9th June 2021

Is it the end of CNNs? What is Multi-Layer Perceptron?

For many years, Convolutional Neural Networks (CNN) have been the cornerstone of any computer vision architecture. Image Analysis requires feature extraction and the key component that is responsible for that task is CNN. For example, given an image, the convolution layer detects features such as two eyes, long ears, four legs, a short tail, and so on. The CNN is responsible for numerous applications in computer vision such as Face Recognition – knowing the identity of the person in the image, Object Detection – determining the location of an object, and Video Analysis– classifying the behavior of an individual.

Despite the importance of CNN and its applications, the rise of Multi-layer Perceptron (MLP-Mixer) has opened the door to new architectures that show competitive performance without the need for CNN layers which makes us wonder about the future of CNNs in deep learning and computer vision applications.

In this article, we will give a quick brief about the newly released MLP-mix architecture and try to figure out if it threatens the position of CNNs in the field of computer vision. Especially when we know that the new proposed “MLP-Mixer” achieves very close results to the SOTA models trained on tons of data with almost 3x the speed without using any convolutions or any self-attention layers.


MLP for Computer Vision Applications

Last month, the Google AI team published a paper entitled “MLP-Mixer: An all-MLP Architecture for Vision” (code is available on GitHub) where they proposed a new computer vision architecture that depends only on multi-layer perceptrons. According to the team, “In this paper, we show that while convolutions and attention are both sufficient for good performance, neither of them are necessary. We present MLP-Mixer, an architecture based exclusively on multi-layer perceptrons (MLPs)” 

Moreover, and interestingly, the new model achieves similar results compared to the state-of-the-art models trained on large datasets with almost 3x speed. “When trained on large datasets, MLP-Mixer attains competitive scores on image classification benchmarks, with pre-training and inference cost comparable to state-of-the-art models,” claimed Google AI.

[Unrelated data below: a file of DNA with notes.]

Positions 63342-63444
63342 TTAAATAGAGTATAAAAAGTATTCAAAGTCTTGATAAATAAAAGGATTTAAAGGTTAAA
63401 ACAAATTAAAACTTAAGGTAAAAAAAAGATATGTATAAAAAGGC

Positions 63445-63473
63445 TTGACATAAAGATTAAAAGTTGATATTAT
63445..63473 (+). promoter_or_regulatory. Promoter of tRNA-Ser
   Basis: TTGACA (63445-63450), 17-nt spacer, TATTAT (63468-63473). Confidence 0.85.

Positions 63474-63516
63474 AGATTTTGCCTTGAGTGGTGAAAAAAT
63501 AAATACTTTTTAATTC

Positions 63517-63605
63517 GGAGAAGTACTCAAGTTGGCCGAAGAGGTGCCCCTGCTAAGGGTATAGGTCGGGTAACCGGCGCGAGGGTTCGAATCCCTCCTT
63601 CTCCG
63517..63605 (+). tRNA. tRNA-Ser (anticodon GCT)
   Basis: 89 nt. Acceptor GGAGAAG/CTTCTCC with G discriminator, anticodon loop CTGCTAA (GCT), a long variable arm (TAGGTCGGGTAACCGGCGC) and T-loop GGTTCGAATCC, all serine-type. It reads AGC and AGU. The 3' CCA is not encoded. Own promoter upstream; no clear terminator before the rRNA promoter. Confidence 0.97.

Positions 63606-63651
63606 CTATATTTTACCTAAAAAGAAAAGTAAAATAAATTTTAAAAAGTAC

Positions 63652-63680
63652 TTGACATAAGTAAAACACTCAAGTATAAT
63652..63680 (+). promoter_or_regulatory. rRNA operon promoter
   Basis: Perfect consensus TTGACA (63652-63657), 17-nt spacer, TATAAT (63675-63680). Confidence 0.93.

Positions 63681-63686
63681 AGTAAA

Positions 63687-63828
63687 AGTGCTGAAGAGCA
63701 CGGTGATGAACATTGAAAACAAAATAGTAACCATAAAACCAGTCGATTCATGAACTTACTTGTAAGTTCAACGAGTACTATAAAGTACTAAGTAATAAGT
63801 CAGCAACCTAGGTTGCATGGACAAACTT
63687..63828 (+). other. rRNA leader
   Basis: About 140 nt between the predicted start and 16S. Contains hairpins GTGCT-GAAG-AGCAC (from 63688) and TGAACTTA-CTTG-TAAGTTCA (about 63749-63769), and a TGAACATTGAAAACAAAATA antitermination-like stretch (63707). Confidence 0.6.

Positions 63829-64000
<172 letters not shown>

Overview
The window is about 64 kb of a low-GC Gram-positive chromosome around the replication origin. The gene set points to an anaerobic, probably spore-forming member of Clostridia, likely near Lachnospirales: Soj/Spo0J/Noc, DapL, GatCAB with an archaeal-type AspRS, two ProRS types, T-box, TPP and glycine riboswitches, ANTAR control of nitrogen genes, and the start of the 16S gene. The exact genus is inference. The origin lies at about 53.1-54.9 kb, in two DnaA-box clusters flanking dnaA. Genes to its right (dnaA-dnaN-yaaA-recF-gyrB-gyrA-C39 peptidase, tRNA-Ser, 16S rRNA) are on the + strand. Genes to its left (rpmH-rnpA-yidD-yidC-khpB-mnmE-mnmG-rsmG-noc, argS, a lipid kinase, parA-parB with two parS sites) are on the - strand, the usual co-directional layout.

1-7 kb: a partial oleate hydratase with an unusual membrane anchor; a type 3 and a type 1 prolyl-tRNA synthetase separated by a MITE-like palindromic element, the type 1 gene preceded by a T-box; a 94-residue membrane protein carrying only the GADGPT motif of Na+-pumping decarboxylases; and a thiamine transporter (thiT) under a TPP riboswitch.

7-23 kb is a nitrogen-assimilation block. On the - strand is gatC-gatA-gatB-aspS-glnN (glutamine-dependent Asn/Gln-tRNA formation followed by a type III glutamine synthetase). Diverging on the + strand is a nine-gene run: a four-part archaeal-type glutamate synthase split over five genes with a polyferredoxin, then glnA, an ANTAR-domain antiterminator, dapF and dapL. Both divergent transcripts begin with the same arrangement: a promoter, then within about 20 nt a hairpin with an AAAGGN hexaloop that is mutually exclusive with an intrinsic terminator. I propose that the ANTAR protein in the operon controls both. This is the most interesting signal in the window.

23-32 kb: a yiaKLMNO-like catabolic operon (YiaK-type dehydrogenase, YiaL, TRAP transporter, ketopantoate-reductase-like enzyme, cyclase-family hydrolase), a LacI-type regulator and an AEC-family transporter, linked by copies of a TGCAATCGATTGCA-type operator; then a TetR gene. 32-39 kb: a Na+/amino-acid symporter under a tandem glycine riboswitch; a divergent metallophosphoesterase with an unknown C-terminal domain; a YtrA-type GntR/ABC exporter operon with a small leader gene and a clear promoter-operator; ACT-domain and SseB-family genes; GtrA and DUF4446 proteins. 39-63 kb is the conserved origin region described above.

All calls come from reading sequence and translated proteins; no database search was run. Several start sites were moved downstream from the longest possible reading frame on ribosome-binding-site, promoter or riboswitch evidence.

The following table shows the inference throughput of the MLP-mixer compared to SOTA models. The MLP-mixer clearly outperformed many models achieving 105 images/sec/core, while a model such as vision transformer is at 32 images/sec/core only.



The interesting thing is that MLP is the basic unit of deep neural network which makes the architecture of the MLP-mixer model really simple.




How does MLP-mixer work?

While in CNNs, the image is passed to the network and the processing is performed on the pixels of the images, the MLP-mixer follows the patches approach. The image is divided into patches and then passed as an input to the network. The mixer of the model contains two types of layers. The first one mixes the channels of the image, while the other one performs a mix between patches to ensure communication between spatial features of the image.


Figure 1- Source: MLP-Mixer on arxiv



What makes MLP-mixer attract the attention

The previous image illustrates the architecture of the mixer layers. It contains two fully connected layers, GELU nonlinearity, skip-connections, layer norm, and linear classifier. That shows the simplicity of the model which depends essentially on matrix multiplication, while Convolution is more complex than the plain matrix multiplication in MLPs as it requires an additional cost reduction to matrix multiplication or specialized implementation. Furthermore, the MLP-mixer takes the same size of the input at each layer which eliminates the need of scaling down the image such as in CNN.


It is just the beginning and as the Google AI team says, “…we hope that our results spark further research, beyond the realms of established models based on convolutions and self-attention”. So, we expect to see more research focused on this point resulting in more improved and advanced architectures to solve computer vision problems such as image classification and object detection which may create a new stream that pulls the trigger on CNNs.



Author: Moaaz Abdelrahman ElMarakby, Computer Vision Engineer